Non-disclosure agreements (NDAs) have been in the news recently - their controversial use by Harvey Weinstein and President Trump's lawyer has led some to question whether they disempower women. Here, one woman tells her story of signing an NDA and explains how it brought her a sense of justice.
I had worked my way up in a man's world, from being the only woman on a trading floor of more than 600 people.
For most of my career, my gender was not a problem, but then five years into my last job in that industry, my working environment became intolerable. I felt marginalised in the office - for example, strip clubs were used as "after-dinner entertainment" with clients as well as for pre-drinks before team nights out. When I said I didn't want to go, it was made clear to me that if I wasn't going to be part of the team then I shouldn't be there.
I decided to raise a concern about the way I was being treated in my job. The company refused to take this further but I began searching in my files on the system. I was horrified to discover that I was being grossly underpaid compared to my male colleagues.
I raised an official grievance against the company based on unequal pay. I was at an equal rank to my two colleagues but my company argued that I was basically their secretary.
The first step was to go through an internal grievance hearing, where one of the CEOs openly said that they weren't going to do anything. His passing shot to me was: "Don't worry, we don't take this personally." I've never forgotten it. I said to him: "Well that's lovely for you, because this is really personal to me."
It took two years for the tribunal to start. In the meantime my employers tried to settle the case but only offered a very low rate of compensation. I feel that they were testing my mettle, to see if I would crack.
Throughout this drawn-out process I suffered from panic attacks. I was literally a shell of myself. I was consumed by the case.
On the morning that we were finally in court, they again offered to settle but it was less money than they'd previously offered. They realised people are at their weakest before they stand up in court but my lawyer encouraged me to carry on. I went on to give evidence for five days.
The tribunal system is broken and needs to be reformed.
When you're cross-examined, the defence try to argue with you about the finer points of the law, which of course you're ill-equipped to answer.
The odds are stacked against the employee because they can't afford the powerful legal protection that the companies can; it's why so many settlement agreements and NDAs are signed.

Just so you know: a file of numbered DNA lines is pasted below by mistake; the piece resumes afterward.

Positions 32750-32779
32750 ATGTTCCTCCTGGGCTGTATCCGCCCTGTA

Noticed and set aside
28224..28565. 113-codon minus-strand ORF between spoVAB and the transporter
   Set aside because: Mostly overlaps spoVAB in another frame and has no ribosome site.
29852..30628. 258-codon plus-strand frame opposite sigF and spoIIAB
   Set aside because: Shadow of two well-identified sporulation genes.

I knew I couldn't go on anymore. Had the tribunal not gone my way I would have had to go to the High Court and if I then lost I would have carried all the costs.
When they offered to again settle, after my boss had taken the stand, my barrister said: "I think this is the right number now and I think you need to do it."
The settlement agreement was for hundreds of thousands of pounds, and along with this settlement came a non-disclosure agreement.
I was just overwhelmed with the relief and didn't really have a clue what was going on during the six-hour meeting. The agreement is worded in such a legal way that it's almost impossible to comprehend.
But I did know that by signing it, my life would be mine again and that was the most important thing to me.
The NDA ended up being a 14-page document. It stipulates that I can't talk about:
- anyone employed at the company on the date I signed that agreement
- specific actions related to bringing the grievance
- the company structure or some companies that they were affiliated with
- the financial amount of the settlement
- the legal teams they used or the delays they had caused
- certain things the judge said during the case
I felt no sense of conflict signing it because I needed the situation to be over. I already couldn't talk about the case - even with my husband and friends - because I found it so traumatic. I didn't feel signing away my right to talk about it would make any difference.
I signed my NDA long before the Me Too movement, when there was less social awareness about these issues, so I can understand the criticisms of these agreements.
In terms of the sisterhood, of course you want to warn other women to not walk into the lion's den.
Unfortunately this is such a personal fight - it's your career, it's your life, it's your money - and that sisterhood doesn't help you in that moment of turmoil.
Your NDA can also protect you. I put my own stipulations in; they couldn't give me a bad reference, they couldn't bad mouth me, they couldn't reveal to anyone else what was in the NDA or what they paid me.
I know there are arguments that NDAs should be scrapped but I believe that choice gives the victims - women - hope and the ability to take back some power.
These powerful companies can destroy your career and if they can't protect their brand with a gagging clause, they would never settle anything - what's in it for them?
You're faced with a difficult case that will take an incredibly long time and where the odds are very low that you will win, but you're told "we could try and negotiate some type of financial package, you could move on and we'll leave it at that, you'll just have to sign an agreement".
If that wasn't available, how many people do you really think would come forward?
That agreement allowed me to change my life.
I moved cities, did training courses in a new field and started my own business. The NDA gave me the money to move on.
It also allowed me to tell everybody that it was over. Of course, I couldn't say what had happened, but to say "I'm happy" was enough.